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Calomel Loses You a Day's Work!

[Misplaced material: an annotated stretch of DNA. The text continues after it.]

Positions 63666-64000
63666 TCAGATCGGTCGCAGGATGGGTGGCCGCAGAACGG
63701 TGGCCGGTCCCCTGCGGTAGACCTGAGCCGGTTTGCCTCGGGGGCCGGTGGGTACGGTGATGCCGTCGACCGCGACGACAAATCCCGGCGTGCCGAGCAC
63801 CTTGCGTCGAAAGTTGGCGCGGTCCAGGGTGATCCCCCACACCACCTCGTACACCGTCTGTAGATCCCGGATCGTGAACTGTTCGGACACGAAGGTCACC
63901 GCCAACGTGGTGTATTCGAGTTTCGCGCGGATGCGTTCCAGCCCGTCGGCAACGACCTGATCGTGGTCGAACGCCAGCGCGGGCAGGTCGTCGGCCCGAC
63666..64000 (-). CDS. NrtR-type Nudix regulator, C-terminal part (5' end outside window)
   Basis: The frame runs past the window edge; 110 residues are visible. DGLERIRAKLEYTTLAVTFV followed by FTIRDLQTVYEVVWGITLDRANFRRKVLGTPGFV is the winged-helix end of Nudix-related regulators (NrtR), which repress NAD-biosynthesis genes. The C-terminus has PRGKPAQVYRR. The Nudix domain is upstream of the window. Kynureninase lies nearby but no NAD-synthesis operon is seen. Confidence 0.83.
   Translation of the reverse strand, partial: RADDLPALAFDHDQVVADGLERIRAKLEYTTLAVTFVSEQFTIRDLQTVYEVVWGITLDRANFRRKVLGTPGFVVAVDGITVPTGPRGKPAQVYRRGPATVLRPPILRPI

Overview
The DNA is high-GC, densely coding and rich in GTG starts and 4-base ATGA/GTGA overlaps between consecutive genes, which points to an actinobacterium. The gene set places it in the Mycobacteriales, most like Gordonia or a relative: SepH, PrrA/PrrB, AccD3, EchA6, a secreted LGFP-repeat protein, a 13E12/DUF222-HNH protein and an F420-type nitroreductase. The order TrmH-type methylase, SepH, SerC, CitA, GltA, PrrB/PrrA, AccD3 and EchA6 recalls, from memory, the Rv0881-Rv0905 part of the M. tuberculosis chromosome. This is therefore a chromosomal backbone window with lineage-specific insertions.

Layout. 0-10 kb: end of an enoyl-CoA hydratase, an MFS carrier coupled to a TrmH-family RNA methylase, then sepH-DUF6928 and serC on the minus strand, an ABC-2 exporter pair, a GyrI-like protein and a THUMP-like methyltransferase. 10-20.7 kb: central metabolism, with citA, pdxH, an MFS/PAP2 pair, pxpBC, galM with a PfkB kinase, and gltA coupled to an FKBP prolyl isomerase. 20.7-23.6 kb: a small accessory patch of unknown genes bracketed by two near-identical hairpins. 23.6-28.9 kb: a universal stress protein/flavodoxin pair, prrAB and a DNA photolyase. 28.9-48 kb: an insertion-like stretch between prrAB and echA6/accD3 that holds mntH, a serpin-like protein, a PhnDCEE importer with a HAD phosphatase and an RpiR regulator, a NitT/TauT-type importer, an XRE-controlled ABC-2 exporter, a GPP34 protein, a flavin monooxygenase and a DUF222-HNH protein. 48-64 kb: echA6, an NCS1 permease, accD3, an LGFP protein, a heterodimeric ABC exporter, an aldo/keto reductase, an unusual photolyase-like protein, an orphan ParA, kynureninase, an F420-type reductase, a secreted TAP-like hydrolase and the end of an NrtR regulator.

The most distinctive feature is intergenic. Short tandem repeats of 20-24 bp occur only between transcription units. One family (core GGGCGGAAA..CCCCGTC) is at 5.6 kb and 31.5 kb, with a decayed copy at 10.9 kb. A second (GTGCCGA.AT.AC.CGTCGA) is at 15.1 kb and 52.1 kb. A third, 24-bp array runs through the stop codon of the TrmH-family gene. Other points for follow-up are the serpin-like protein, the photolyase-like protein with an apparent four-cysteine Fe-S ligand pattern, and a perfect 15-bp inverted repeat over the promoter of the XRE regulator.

Take Dodson’s Liver Tone Instead Read my guarantee! If bilious, constipated or head achy you need not take nasty, sickening, danger ous calomel to gel straightened up. Every druggist in town—your drug gist and everybody’s druggist has no ticed a great falling off in the sale of calomel. They all give the same rea son. Dodson’s Liver Tone is taking its place. “Calomel Is dangerons and people know it. while Dodson’s Liver Tone- is perfectly safe and gives better re sults.” said a prominent local druggist. Dodson’s Liver Tone is personally guaranteed by every druggist who sells it. A large hottle doesn't cost very much, but if it falls to give easy relief in every ease of liver sluggish ness and constipation, you have only to ask for your money back. Dodson’s Liver Tone is n ploasant tasting, purely vegetable remedy, harmless to both children and adults. Take a spoonful at night and wake up feeling fine; no biliousness, sick head ache, acid stomach or constipated bowels. It doesn’t' gripe or cause in convenience all the nest day like vio lent calomel. Take a dose of calomel today and tomorrow you will feel weak, sick and nauseated. Don’t lose a day's work! Take Dodson's Liver Tone instead and feel fine, full of vigor and ambition.—Adv. DISTEMPER or Strangles in stallions, brood mares, colts and all others i— i- la most destructive. The germ causing disease must be l(/r2 removed from the body of the animal. To prevent the iJtV* trouble the same must be done. SPOII.VS CO>1I'OI M) will do both—fur- the sick and prevent those “exposed” from having the disease. Sold by your druggist or the manufacturers. Spohn Medical Co., Mfrs.,<<oftheii,Ind.,(J.S.A. Ella’s Good Advice. FHa Wheeler Wilcox, America’s fa mous poet, who has been giving talks to the Yanks in Franco, says the se cret of her success lies in the fact that she understands the sentimental side of the human heart and endeavors at nil times to preacli the way to happi ness. “If you would he happy.” she said, “get something out of everything. Get the best out of every hour. Live.” RECIPE FOR GRAY HAIR. To half pint of water add 1 oz. Baj Rum, a small box of Bar bo Compound, and % oz. of glycerine. Any druggist car put this up or you can mix it at home at very little cost. Full directions for mak ing and use come in each box of Barbc Compound. It will gradually darker streaked, faded gray hair, and mike it sofl and glossy. It will not color the scalp, is not sticky or greasy, and does not rub off.Adv Mathematical Demonstration. “I can prove by figures that women are worth more than men. Isn’t « miss as good as a mile?” “Yes.” “But it takes a lot of men to make one league.” Grove'® Tasteless chil! Tonic restores ▼! tall ty and energy by partf/log and en rlchlng the blbod. Ton can soon feel its Strength' ®nlng, Invigorating H fleet. Price 60c. The fear of love is the beginning of wisdom. I—1 ' — .- - His Christmas Feeling. “Oh. Mr. I'lippery,” she exclaimed, soulfully, “have you ever felt a dim, ! uneasy sense of oppression as if the l mere weight of life were a burden too heavy to he borne by the chained spirit panting with psychic longing to be free?” “I invariably have such a feeling at Christmas time,” was the callous re sponse, "but hitherto I have attributed it to pudding.”—London Tit-Bits. $100 Reward, $100 Catarrh is a local disease greatly Influ enced by constitutional conditions. II therefore requires constitutional treat ment. HALL'S CATARRH MEDICINE is taken internally and acts through the Blood on the Mucous Surfaces of the Sys tem. HALL'S CATARRH MEDICINE destroys the foundation of the disease, gives the patient strength by improving the general health and assists nature In doing its work. J100.00 for any case oi Catarrh that HALL’S CATARRH MEDICINE) fails to cure. Druggists 75c. Testinfonials free. F. J. Cheney & Co., Toledo, Ohio, Its Place. “How would you class the playing of church music?” “I would put it under the head of orgnn-ized labor."mSb GROVB'S I will correct the Stomach and Bowel troubles. Perfectly harm less. See directions on the bottle.. We usually see tilings as we want to see them; not as they are. --— " ' ' --”™*l ipfjg [' H o j | * The above diagram shows the distribu tion of the average Swift dollar received from sales of beef, pork and mutton, i and their by-products, during 1918. 1919 Year Book of interesting and instructive facts sent on request. ’ Address Swift ffl, Company Union Stock Yards, Chicago, Illinois ; Swift & Company, U.S. A. | ■ FROM ALL PARTS OF MISSISSIPPI Reports of Interesting Events Boiled Down for Hasty Perusal. Senatobia.—The grand Jury of this j county in session returned into open i court nine true bills, five of them be ing for first degree murder. * P • m m Yazoo City'.;—Mr. Russell VIcMur trav of Bentonia, Route 1. in this coun ty. was fatally injured by a street car in Birmingham, Ala., and died ;is a re sult of the injury. Yazoo City.—Yazoo county is laying ' plans for a whirlwind campaign to I raise the $1,000 quota of the county for the relief of the suffering Arme nians and Syrians. Blue Mountain.—Martin R. Eiggers, U. S. Tank Corps. A. E. F„ France, who was wounded in action on the Ver dun front, describes his experiensce in the big battle in a letter just received by his mother. Jackson.—George Howie, the young Syrian who shot and killed Annie B. Seaney at the latter's home in Rankin county, a short distance from here, was convicted in the circuit court at Brandon on the charge of murder and sentenced to death. Natchez.—Renewed Interest in im proved highways is being manifested in this section, although road improve ment is still limited on account of in ability to secure sufficient labor. Spe cial attention is being given here to the Prentiss Highway, which will run from Natchez to Mobile. • * * • * Brookhaven—Mrs. Helen Downing, one of the foremost food experts and culinary artists in America, delivered a series of lectures in Mississippi dur ing the past week at Jackson High School. Belhaven College. Hillman Col lege, Clinton. Whitworth College and Mississippi State Normal College, at Brookhaven. Camp Shelby.—Camp Shelby has the lowest death rate of any National Guard camp or National Army canton ment in the United States. This was announced by Col. James E. Bayliss, commander of the base hospital at Shelby, after receiving official bulle tins from the surgeon-general’s offices at Washington. Jackson.—The work of rounding up the slackers in Mississippi who dodged the selective service act will be com menced early next month. Fully 7,000 names are now on file in the adjutant general’s office, reported from the lo cal draft boards as persons who failed for military service, although within the prescribed age limits. Washington.—Revised upward about £5,000,000, the rivers aijd harbors ap ; ropriation bill was reported out by t'he senate commerce committee. As it passed the house the measure car ried $37,000,000. Increases- added by the senate committee included: Gulf port, -Miss, harbor, $50,000; Mississippi rives passes, $550,000; Yazoo river, Mississippi, $1S,000. Washington.—Congress was asked by the War Department to appropriate $2,700,000 to be expended for flood control on the Mississippi river during the year beginning next July. The amount is in addition to $-1,000 000 re cently asked for this purpose. The additional funds are considered neces sary by the Mississippi river commis sion, it was said by Secretary Baker in submitting t.bp rnmifiSt. Laurel.—Sergt. B. W. Sharbrough, just from overseas and Camp Shelby, where he was mustered out, spent about three months in England. He returned on a hospital ship, and says that he saw some of the most pitiable sights imaginable. One soldier had no eyes, both were gone, had only one leg and was gassed and shell-shocked, but was possibly the happiest man on board the ship—for he was half witted—the terrors he had gone through having deranged his mind. ***** Greenwood. — The organization of the Employed Boys' Brotherhood was perfected here. The club meets twice a week. One evening is devoted to athletics and the other to Bible studv Corinth. — J. E. Mitchell, a well known farmer residing a few miles from here, committed suicide near his home.' He was 55 years old. He left his home about twelve o’clock and was found hanging by a rope to a tree. His mind had been unbalanced for some time, and it is understood that he had only recently been released from an insane asylum. ***** Biloxi.—Rev. Father Alphonse Ke tels, pastor of the Catholic church here, a native of Belgium, who ha* four sisters residing in St. Nicholas, Belgium, whom he thought had been killed during the European war, and front whom he had not heard for sev eral years, received a letter telling of their being alive after having gone through the terrible strife for the en tire four years of the conflict. Father Alphonse left' a large family in Bel gium, many of whom have been killed either in battle or died from pVivation and grief. ( Ellisville.—Prof. Neill, principal of the Jones County Agricultural Pligh School, states that his has been a record year in the attendance of stu dents. Many students front other counties have been refuesd admittance on account of the want of room. The state director of vocational education has informed the school that it has qualified for the federal appropriation under the Smith-Hughes law and that the amount for this year will be about $2,000. The sum of $612.50 has already been received. ABOUT OUR VEILS Face Coverings Abandoned by the Women of Paris. Curious Arrangement, Imitation of the “Flu” Mask, Is Being Worn by American Woman. The story conies from Paris that women have abandoned the veil. They are tired of it. They have taken to cartwheel hats and do not wish to de stroy the outline of the brim by the. folds of a faee covering. There are women over here, howev er, writes a fashion correspondent, recently returned from Paris, wiio are wearing the most curious veil America has seen. It is attached to a (urban; it is ns thick as tlie heaviest coarse net can be woven, and., it is drawn tight around tlie eyes and the top of the nose, leaving tlie neck and lower part of the faee hare. It is the best imitation of a masque that we have had so far, and it is intimated that it was taken from the influenza mask which was worn over tlie lower part of the face. One of our own design ers of eccentricities has produced a genuine influenza mask of dyed lace which is drawn upward over the chin and nose to the back of the head. The French one is more seductive and co quettish. In America we are addicted to veils. We wear them at all seasons, whether or not we know how to adjust them. Tlie reason for their diminished fash ion during the last year is due to the war activities of the great mass or women. First, a veil takes a long time to adjust; it should be done well, or not at all.; and, secondly, it is not a good addition to uniform caps. So the veil dropped out, except among a cer tain • segment of fashionables who would feel ashamed of their naked ness, as they say, if they went with out it. The hurry and flurry of life hns not allowed much time for leisure ly dressing, nnd although the veil was insisted upon by the shops during the Influenza epidemic, the doctors thought it was extremely harmful and injuri ous. They knew what the shops evi dently did not know, that an influenza mask must be washed every three hours in a disinfectant. The ex treme danger in the veil rested in the fact that it was not washed for days at a time, If ever. For those who wear the veil, the mil liners and jewelers have united in in troducing a trifle which has gained much prestige. It is an arrow, an aviator’s wings, a dagger or the fleur de-lis done in jewels. This catches the veil at the extreme upper tilt of the hut in front. It has been the jewel of the war. Women have turned their brooches into these veil pins; they have had other jewelry reset to possess the luxury of the moment, nnd they have bought thpm in real or imitation stones, in order to be in the procession of fash ionables. HAT, COLLARETTE AND MUFF Three-Piece Sets of Fur or Fur and Silk or Velvet Combined Com prise Attractive Outfit. What could be more fascinating than some one of the three-piece sets —hat, collarette and muff—made of fur or fur nnd silk or velvet com bined? They are of varied shapes and in various color combinations, these jaunty little sets. One set consists of turban, with just the top of the crown of kolitfsliy, while the lower part of the turban is swathed with velvet in a charming old blue tone, the velvet terminating in a large loop at the left side toward the back. A large crushed band of the velvet edged at the top with a narrow band of the kolinsky forms the col larette, which also terminates in a WRAP OF BROCADED SATIN Gold-and-yellow brocaded satin is the material in this luxurious evening wrap. The lines are extremely simple. The collar and cuffs are formed of wide bands of sable. large bow at the left side towards the back. The muff Is made rtf the blue velvet and kolinsky. A wide band of the fur forms the center, while the fabric forms the sides, one end of which is drawn through ti band of) the fur. Another set consists of a wrap which after being snugly draped about the shoulders crosses in front and Is tied In the back with a velvet ribbon. The muff would be simple and round, were It not for the velvet bow thut runs through It, with loops of coquet tish twist. The hat is oddly shaped and fits the head closely; at the top are loops of the velvet ribbon. Rosettes o' Velvet. Large puffed rosettes of velvet, which were very popular as trimmings in millinery circles late last fall, are again being seen. On extremely large huts tlds trimming is placed at the trout, while for the smaller shapes It is used at the side or back. Often the rosettes correspond In color with Hie facing of the hat. Another fea ture of the millinery situation lg the increasing call for blue hats. Sev eral shades of blue are being used In making small velvet hats, including eha trie, national, sapphire, Yale and TV'itch. New Necklines in Night Wear. The varied neck line that is domi nant in our frocks, has also gained high vogue in pajamas, nightgowns and negligees. In these garments the square, the deeply oval, the round line are all seen. Sometimes there are no collars, and sometimes there are soft, wide, caplelike collars. Feather Pillows. Feathers for pillows should first be put into pillow slips of strong netting; then this can he put inside the ordi nary ticking slip. This enables the feathers to be easily washed and aired. SASH IS IN THE LIMELIGHT Accessory Is More Sophisticated and Alluring Than Was Its Prede cessor of a Decade Ago. The sash of 1919 Is a more sophis ticated and alluring accessory tliau its predecessor of a decade ago, and it is adjusted to suit the fancy of the wearer or the artistic conception of the designer. Sometimes the bow is 'directly in the back, big and broad, dike the obi of the maid of old Japan. Again the loops will be placed at the iright or the left side, a perky, jaunty arrangement of silk or satin, some times with one instead of two long ends and fringe edged. Then there is itlie broad girdle, usually of the mate rial, deftly maneuvered with ends terminating in tassels. However it is introduced the sash Is a distinctive feature of frocks. Even ithe tailored serge, fashioned severely, iwlth high collar and long, tight sleeves, boasts a sash these days, at jleast one chic model does, the sash i In a wide bow at the normal waistline j being of the material and terminating in the back. Another use for the ma terial sash is on the velvet frock, one example being an old rose velvet gown worn by a young girl in one of the new plays. It is a delightfully simple gown, oue-piU'e, medium width skirt and wide girdle and broad bow of the velvet. A narrow band of kolinsky outlines the round neck and edges the modified kimono sleeves. The sash, on the order of the sweat er accessory, of medium width and finished with balls and tassels of silk, Is still in vogue and it is particularly adapted to the trim little gown of tri colette or the equally supple wool scrim. Suits for Spring. Predictions as to the new spring suits and frocks are heard from all directions. It is reported that they will be slightly longer, slightly nar rower and deeldely brighter in color. The neutral colors, beige and gray, are said to be banished, and in their places are substituted the more lively shades of chaudron. Green also is mentioned as a very possible coming color. TO BEAUTIFY FIGURED STUFF Work Coin Spots and Other Designs Solid in Matching Silk—Adds Richness to Dress. Her frock was nn extremely unso phisticated thing, and yet it had a charm about it that was Instantly ar resting. It must have been due to that “little touch of handwork.” For with out it the frock would have been just a plain, ordinary coin-spotted voile, ltd* with every coin spot worked solid in a matching silk, it attained to posi tive richness. lias it ever occurred to you little lady of the needle, that you can do perfect wonders with printed stuffs? Flower motifs, for Instance, have charming possibilities for treatment with silk. Probably, though, you won’t want to decorate a whole dress; that Ss, at first. But you might begin on n lat. Take a printed silk, for instance, Something with a very simple design; then try “working" that. All-over embroidery of this sort |lv<* the home milliner an Incentive to turning out something really worth while. Fashion Notes. Georgette continues to predominate ns the blouse fabric, but as early spring fashions crowd out the new prevailing modes, look for blouses of voile, dimity and net. Blouses in such striking colors as Peking blue and hen na are n midseason novelty. Sealskin browns and, navy are two other good blouse colors of the moment, the mate rial in all instances being georgette. Now There’s “Foch" Blue. Two new shades launched since the victory of the allies are Foch blue and artillery red. The former is the ex act tint of the French soldier’s uni form, and the red is slightly darker than bright American Beauty. Old Dresses Made Curtains. Blue broadcloth skirts used for or ganization insignia and plaid summer dresses mutilated and reconstructed Into window curtuins are after-war facts reported in n letter from T. M. C, A. secretaries in Archangel, Russia. APPROPRIATE MARCH. Patience—Some wedding, was It? Patrice—It certainly was. You see Peggy had six men for ushers and she had been engaged to everyone o them at some time or another. “Odd, wasn't it?” “Yes. and she wouldn't let the organ ist play Mendelssohn’s Wedding March.” “No?” “No. no. She had him play ‘Hail. Hail, the Gang’s All Here!”’ BAD BREAK. Mr. Joax—Gracious! You don’t mean that you are 52? Bill Badger Sez. ‘Since Kate and me got married we Have fit and fit like all tarnation: My leading to the altar Kate Led to a constant altercation.” Broadened Ideals. “Crimson Gulch has become one of the most peaceable towns on the map.’ “Ye]),” replied Cactus Bill; “most of the boys have been in the war an they have jes’ about as much respect for one o’ these private shoutin’ scraps as a regular pokfe player has fur penny ante.” Pleasure to Hear It. "See here, wife, Mrs. Gad says you said I was a second hand husband. What do you mean by such a remark?" “Now. don't get angry, dear. I meant you were like the second hand of a watch—so awfully quick about getting around."—Florida Times Union. GOT ONE IN. Mrs. ITenpeck—Both of my othei husbands hud more sense than you. Mr. Henpeck—Oil! I don't know They both married you, too. Good Dope. “Make this your creed,” Said wise old Dan; “Advice won’t feed A hungry man." • How It Happened. Medical Officer—And what is youi ailment? Aviation Recruit—The roof of mj mouth is sunburnt, sir. Medical Officer—The roof of your mouth? Aviation Recruit-—Yes, sir, I’ve beer watching the airships.—Judge. Attentions. “Wo are all more or less apprecia dve of a little notice from the great.’ “Sometimes,” replied Miss Cayenne, “Hut just now most of us are per fectly .satisfied if we can get a little notice from u salesman in a store.” How About You, Neighbor? “When I attend an entertainment and notice on the program that there axe to be ‘selections,’ ” observed tilt near-cynic, “I always feel a little doubtful of the good taste of the fel low who did the selectiisg.’’ The Heir Lip. Gallery God (to newly arrived youth, who is obstructing the view)—Down in front! Down in front! , Newly Arrived Youth (fingering his Upper lip)—No such thing! It’s a mus tache !—Cartoons Magazine. Constructive Criticism. “What do you understand by eon structive criticism?” “My idea of constructive criticism,” replied Senator Sorghum, “is a line of discussions showing why a man ought to vote for me instead of against me.” He Deserves It. Nibbs—Well, I see old Itnttel-Brane has made a fortune from his last in vention. Nobbs—Thazzo? What did he in vent? Nibbs—A street ear step which slides backward when a woman alights. Quite the Thing. “How did that barnyard meeting come along?” “Oh, the rest of the fowls egged the hen on to make a set speech." How Should He Know? “Say, ma,” called the voice of the rising inflection, just to see If ma knows as much as pa, “what is a handicap ?” “I’m not surprised that you don’t know,” answered ma; “yours never Is when you are ready to start to school.” Then There’ll Be Trouble. “Are you going to pay me that bill?” “Not just yet” “If you don’t I’ll tell your other (■editors that you have paid me." SHOOK WITH ~ I NERVOUSNESS I ft Lady Was Flat On Her Back t With Terrible Spells, But Her Husband Got Cardui,— And Now She Is I Grateful. McKinney, Texas.—Mrs. Mary Steph enson, of this place, states: “About a year and a half ago I was down ta bed for six weeks, not able to sit up. I was flat on my back and had ter- ! rible spells . . . Why, It looked like I would die. At tlme3 I didn’t know anything. I would get nervous, 1 couldn’t bear anyone to talk to raj, _I would just jerk and shook with - nervousness . . . ncross my back i was so sore and ached me all th^ . time. I would have a dizzy feeling. ' My limbs ached me and I would get numb and feel so weak ... I said to my hnsband I knew Catdul was good and I believed 1 had best try It lie got me a bottle of Cardui, and when I had only taken one-half bot tle of Cardui I felt stronger. I tool* a half a dozen bottles altogether, theo| In two weeks after I began taking I! was up, in three I was doing my work.; j I praise Cardui for I believe it saved \ my life and I am grateful.” j For over 40 yeurs Cardui has been helping weak, sick women back to i henlth and strength. Try it.—Adv. Something in One Lesson. “Do you think you could learn to I love me?” asked the young man. "Well—I don’t—know,” replied the sweet young tiling, thoughtfully. “1 have $5,000 in Liberty bonds, $10, OCC Invested in good-paying stock—” •■flo -;n, Fin learning.” “And kr'C.OGO It won-paying real es-, tate.” “All right, dear, I’ve learned. Be lieve me, you’re some teacher!’’-^ . Yonkers Statesman. KEEP IT KANDY If you paid a specialist $25.00 for a prescription, you would not get any thing that would give quicker relief , for Croup, Catarrh, Colds, or Sore Throat, than VAGUER BALM, which only costs 25c in jars, or tubes. Write for Samples and Agent’s Prices. Beware of imitations. E. W. | Vacher, Inc., New Orleans, La. Adv. Then, Probably, He Tried. Stupid Suitor—When I am with you time goes fast. Girl (yawping)—Cannot you speed up enough to beat it? A torpkl liver prevents proper food aoslm- \ llatlon. Tone up your liver with Wright’s Indian Vegetable Pills. They act gently. Adv. There is no spur like adversity; no curb like success. A Word About the Kidneys BY DOCTOR WATSON. People are easily frightene'd when they think something is the matter with their lungs or heart, and well they may be; but few people understand the dangers of dis eased kidneys. These organs have a duty of vital importance to perform, and if they are diseased, there is no telling how or where the symptoms may appear. The kidneys are filters, and when they are healthy they remove the poisons from the blood and purify it. When the kidneya are diseased, the poisons are spread every where, and one of these poisons is urio acid. The uric acid is carried all through the system and deposited in various place*, in the form c f urate salts—in the feet, ankles, wrists and back—often forming bags under the eyes. Sometimes the result ing trouble is called rheuihatism, lumbago, sciatica and backache. Finally, come stone in the bladder, diabetes and Bright's dis ease. Dr. Pierce, of Buffalo, N. Y., in recent years, discovered that a certain combina tion of remedies would dissolve uric acid (urate salts) in the system. He found this combination to be harmless, so that he made it up in tablets, of double strength, and called them Anuric Tablets. They * dissolve uric acid in the human system afl hot coffee dissolves sugar. If you have uric acid troubles, don’t delay in taking Ajnuric Tablets, which can be secured in the drug stores. You can write Dr. Pierce, too, and he will tell you w’hat to eat and how to live so that more uric acid will not form in your system. Dr. Pierce will not charge for this advice. a MONEY BACK " without question If Hunt's Salvo falls In the treatment of Bcxema, Tetter, Ringworm, Itoh, eto. Don* become discouraged because outer treatments failed. Hunt's Salvo # < ' ia*3 relieved hundreds of showcases. • Jen can’t lose on onr Bk.on&a i Back Guarantee. Try It at our risk l TODAY. Price 76c, at drug stores I WE BUY DOGWOCI in Carload Lots Write To-day fox Full Particulars Shambow Shuttle Compfc' • Wooiuodrat. R. L Baby Colds feq* *re treatment with a remedy that cc taMs no opiates, Piso'a is mild but effcv t to; pleasant to take* Aak your druggist fu* PISO’S